The Debian Description Translation Project — DDTP
The Debian Description Translation Project (which was implemented by Michael Bramer) aims to provide translated package descriptions and the infrastructure to support their translation. Even though it exists already for a few years it was deactivated after a break-in of a Debian host and has currently only basic functionality compared to the past.
The project supports:
- Fetching of current (sid) and older (etch) package descriptions.
- Adding of new translations via an email interface.
- Reusing of already translated paragraphs from one description in other package descriptions.
- Providing of Translation-* files for mirrors and APT.
The review process as known from the past is not yet activated. Also the non-free section in the Debian archive is not translatable at the moment because there could exist license issues which forbid e.g. translation and need to be checked carefully.
Translating more than 20000 package transcriptions is a big challenge. Please help us to fulfill our goal. See also our todo list for remaining issues.
- Interfaces to the DDTP
- Common translation rules
- Proofreading and error fixing
- Usage of the translations
There exist various ways to fetch descriptions and commit translations. The original interface uses email for communication but there are also other ones.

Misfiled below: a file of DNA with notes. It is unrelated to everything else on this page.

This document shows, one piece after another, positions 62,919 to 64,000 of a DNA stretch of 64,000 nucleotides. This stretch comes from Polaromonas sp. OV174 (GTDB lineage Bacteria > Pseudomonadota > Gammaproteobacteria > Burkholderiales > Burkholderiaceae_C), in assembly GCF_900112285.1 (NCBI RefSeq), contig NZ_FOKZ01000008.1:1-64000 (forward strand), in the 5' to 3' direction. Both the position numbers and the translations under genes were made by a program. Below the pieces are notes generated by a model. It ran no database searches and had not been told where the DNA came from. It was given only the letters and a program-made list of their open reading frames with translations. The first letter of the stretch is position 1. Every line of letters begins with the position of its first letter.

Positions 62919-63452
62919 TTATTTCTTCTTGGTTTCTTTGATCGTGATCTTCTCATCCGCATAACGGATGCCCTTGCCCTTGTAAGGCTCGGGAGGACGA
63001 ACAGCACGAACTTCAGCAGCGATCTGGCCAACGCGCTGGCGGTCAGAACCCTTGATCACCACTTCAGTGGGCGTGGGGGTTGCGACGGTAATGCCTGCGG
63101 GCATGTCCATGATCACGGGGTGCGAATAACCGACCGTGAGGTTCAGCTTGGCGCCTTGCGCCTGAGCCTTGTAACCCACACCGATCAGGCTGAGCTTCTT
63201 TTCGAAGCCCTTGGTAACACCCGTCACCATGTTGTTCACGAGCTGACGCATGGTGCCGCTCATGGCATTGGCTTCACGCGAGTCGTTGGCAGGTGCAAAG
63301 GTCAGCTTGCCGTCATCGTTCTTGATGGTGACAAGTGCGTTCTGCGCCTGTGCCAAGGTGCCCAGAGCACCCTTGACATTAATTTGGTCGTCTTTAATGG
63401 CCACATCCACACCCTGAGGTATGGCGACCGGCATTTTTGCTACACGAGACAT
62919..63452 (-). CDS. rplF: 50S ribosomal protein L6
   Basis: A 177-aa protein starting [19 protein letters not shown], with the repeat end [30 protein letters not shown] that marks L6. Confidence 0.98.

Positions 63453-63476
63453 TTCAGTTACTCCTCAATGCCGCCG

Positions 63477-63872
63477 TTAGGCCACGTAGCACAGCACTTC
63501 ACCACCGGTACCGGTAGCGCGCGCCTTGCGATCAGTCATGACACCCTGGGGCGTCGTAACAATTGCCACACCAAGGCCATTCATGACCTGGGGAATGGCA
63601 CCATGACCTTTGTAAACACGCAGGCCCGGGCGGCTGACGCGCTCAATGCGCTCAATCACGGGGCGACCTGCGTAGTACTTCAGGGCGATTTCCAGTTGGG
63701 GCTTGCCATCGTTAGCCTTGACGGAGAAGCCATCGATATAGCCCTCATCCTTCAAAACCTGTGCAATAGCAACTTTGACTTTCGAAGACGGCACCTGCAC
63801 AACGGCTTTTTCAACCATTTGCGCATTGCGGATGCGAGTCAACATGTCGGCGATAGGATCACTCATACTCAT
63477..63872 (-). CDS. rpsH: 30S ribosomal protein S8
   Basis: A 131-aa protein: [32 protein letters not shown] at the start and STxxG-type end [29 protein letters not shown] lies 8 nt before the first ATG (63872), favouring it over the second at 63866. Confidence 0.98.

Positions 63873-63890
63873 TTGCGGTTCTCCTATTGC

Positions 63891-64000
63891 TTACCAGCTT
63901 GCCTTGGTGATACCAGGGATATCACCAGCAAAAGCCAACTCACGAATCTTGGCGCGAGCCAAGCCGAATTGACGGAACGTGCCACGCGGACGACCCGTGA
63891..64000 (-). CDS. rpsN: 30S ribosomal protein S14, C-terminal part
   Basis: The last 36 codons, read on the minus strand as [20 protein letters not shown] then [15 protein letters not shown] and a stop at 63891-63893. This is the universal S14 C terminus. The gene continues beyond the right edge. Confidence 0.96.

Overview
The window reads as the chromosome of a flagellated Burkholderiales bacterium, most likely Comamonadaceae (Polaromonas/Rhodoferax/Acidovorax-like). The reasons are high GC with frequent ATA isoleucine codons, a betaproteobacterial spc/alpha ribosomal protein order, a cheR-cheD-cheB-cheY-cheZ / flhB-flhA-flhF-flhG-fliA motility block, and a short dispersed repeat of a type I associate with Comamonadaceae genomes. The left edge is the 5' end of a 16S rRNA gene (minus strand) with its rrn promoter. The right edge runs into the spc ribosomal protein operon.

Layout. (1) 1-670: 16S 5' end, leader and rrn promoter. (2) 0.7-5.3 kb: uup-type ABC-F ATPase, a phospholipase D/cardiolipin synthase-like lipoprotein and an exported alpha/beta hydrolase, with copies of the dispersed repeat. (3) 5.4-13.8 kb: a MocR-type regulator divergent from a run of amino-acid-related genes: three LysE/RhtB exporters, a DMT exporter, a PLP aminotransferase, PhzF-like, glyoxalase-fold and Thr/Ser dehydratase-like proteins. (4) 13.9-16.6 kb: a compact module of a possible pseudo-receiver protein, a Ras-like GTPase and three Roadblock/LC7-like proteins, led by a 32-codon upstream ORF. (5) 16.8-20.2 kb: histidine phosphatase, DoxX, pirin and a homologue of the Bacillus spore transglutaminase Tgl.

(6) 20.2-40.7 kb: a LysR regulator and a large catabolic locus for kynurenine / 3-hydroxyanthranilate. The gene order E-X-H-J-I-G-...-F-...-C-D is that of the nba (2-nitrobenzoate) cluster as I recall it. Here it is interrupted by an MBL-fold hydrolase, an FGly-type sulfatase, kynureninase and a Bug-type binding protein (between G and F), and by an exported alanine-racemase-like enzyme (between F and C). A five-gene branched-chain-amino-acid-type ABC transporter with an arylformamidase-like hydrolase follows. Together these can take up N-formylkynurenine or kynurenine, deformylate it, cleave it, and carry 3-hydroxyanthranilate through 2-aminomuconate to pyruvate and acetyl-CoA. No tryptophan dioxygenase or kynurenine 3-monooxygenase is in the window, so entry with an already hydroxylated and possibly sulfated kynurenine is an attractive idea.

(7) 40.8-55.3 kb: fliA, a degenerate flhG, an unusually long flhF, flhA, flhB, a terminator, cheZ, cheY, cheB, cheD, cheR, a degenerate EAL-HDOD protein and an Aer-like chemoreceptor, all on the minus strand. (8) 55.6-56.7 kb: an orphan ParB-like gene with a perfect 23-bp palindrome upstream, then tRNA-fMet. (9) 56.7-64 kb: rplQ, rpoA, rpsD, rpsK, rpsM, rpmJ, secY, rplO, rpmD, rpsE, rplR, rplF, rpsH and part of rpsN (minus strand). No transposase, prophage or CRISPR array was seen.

Since all interfaces use the DDTP backend, you first need to ensure that your language is already supported. This should be the case for most languages. If there does not exist such support write to firstname.lastname@example.org so that your language can be activated. Also many rules for the email interface are true for other as well, so be sure to read them properly.
The email interface
To obtain a new untranslated package description
from sid just send an email to
email@example.com with the subject GET n
lang, where n is the number of descriptions
you want to fetch (the upper limit is 9) and lang is your language
pt_BR). You can also append a dot followed by
the encoding to the language code to notify the server that your translations
will use the specified encoding. To obtain the description of a special package
package use GET package lang.
A short time later you should receive an email containing the requested number of descriptions. These are now reserved for you and will not be requestable by other interested persons until your lock times out. Now translate the untranslated parts of each attachment which are marked <trans>.
Please note that the server assumes a fixed encoding for your translation. The German language uses for example latin1. If you prefer another encoding such as UTF-8 you can specify it by changing Description-lang: into Description-lang.UTF-8:.